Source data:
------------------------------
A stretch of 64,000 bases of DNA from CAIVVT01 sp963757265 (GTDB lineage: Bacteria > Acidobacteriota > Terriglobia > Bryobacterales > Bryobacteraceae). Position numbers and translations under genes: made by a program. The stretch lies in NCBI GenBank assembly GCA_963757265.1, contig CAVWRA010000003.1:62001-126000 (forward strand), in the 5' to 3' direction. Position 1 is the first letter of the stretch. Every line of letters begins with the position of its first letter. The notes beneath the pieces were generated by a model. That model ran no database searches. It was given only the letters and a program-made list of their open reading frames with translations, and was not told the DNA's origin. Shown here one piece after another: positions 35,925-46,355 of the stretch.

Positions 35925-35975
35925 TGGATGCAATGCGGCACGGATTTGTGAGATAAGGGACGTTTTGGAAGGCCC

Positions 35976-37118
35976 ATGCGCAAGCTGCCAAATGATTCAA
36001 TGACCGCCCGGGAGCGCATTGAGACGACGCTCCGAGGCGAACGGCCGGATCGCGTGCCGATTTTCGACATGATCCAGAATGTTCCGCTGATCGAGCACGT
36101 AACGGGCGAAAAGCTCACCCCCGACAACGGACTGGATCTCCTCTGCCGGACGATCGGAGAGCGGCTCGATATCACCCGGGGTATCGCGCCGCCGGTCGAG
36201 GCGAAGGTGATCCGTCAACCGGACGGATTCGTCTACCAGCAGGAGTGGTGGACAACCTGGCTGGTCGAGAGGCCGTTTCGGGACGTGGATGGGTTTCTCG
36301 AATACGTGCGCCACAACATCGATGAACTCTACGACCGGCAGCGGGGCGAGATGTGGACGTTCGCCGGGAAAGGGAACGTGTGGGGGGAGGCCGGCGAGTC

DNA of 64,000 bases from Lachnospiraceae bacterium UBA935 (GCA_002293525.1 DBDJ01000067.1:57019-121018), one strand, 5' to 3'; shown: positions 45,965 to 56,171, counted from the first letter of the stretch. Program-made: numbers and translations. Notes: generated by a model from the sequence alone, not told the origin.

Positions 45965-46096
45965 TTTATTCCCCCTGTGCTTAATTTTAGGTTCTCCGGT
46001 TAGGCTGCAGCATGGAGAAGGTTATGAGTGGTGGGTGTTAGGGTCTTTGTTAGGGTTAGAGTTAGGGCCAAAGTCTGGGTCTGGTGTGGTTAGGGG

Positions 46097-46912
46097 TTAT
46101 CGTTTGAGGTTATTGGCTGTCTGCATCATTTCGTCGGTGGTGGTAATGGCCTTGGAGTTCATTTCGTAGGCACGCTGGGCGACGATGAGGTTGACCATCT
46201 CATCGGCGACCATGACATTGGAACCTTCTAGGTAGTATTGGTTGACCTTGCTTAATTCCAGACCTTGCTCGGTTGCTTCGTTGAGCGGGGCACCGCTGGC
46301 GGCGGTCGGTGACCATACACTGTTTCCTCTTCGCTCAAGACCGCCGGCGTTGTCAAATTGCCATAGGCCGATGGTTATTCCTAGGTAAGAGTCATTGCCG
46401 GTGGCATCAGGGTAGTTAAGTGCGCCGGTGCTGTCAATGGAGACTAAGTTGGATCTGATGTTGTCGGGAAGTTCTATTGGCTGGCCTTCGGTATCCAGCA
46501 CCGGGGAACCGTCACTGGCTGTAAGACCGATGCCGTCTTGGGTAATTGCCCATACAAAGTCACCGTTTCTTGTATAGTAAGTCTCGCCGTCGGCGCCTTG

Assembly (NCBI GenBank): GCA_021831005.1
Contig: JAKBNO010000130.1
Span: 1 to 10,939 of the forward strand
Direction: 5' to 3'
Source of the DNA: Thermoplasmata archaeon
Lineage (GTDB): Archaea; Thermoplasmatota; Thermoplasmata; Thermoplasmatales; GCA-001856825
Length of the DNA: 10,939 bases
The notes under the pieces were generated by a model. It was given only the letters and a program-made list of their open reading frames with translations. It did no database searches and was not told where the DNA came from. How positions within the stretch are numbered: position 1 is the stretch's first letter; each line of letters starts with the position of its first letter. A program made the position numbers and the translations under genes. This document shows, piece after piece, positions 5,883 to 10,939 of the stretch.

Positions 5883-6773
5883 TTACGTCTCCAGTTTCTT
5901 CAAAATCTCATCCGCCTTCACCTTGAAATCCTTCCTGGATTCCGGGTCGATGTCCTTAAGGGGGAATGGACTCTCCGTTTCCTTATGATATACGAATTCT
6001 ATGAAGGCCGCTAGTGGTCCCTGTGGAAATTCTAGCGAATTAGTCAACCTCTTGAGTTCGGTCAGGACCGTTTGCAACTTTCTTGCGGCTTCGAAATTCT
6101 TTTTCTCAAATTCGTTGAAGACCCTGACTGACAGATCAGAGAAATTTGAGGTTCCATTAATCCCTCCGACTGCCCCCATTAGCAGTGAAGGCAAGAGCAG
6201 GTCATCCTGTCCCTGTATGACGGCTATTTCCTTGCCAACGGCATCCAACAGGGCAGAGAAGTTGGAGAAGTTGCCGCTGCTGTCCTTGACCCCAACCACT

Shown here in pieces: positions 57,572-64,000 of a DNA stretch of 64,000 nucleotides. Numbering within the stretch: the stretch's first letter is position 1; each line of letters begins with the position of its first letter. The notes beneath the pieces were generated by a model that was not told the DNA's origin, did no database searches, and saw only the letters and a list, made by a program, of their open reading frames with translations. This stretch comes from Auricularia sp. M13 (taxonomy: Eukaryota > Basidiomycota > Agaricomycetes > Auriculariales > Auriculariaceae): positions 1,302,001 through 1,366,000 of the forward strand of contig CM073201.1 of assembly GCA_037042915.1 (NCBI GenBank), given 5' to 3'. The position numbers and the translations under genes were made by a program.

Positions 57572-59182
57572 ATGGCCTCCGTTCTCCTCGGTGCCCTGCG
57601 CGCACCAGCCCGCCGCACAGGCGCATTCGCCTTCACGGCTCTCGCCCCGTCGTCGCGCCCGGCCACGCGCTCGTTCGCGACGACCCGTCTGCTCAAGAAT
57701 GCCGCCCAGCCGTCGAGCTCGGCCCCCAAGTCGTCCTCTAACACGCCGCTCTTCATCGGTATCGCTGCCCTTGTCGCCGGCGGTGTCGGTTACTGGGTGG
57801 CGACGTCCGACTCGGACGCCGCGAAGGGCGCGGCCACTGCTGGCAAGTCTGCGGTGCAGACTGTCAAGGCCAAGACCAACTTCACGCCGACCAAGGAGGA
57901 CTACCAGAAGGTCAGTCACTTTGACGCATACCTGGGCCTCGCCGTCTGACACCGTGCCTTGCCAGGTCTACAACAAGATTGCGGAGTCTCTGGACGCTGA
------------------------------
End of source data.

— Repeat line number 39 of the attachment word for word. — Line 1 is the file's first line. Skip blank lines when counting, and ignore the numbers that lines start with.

57701 GCCGCCCAGCCGTCGAGCTCGGCCCCCAAGTCGTCCTCTAACACGCCGCTCTTCATCGGTATCGCTGCCCTTGTCGCCGGCGGTGTCGGTTACTGGGTGG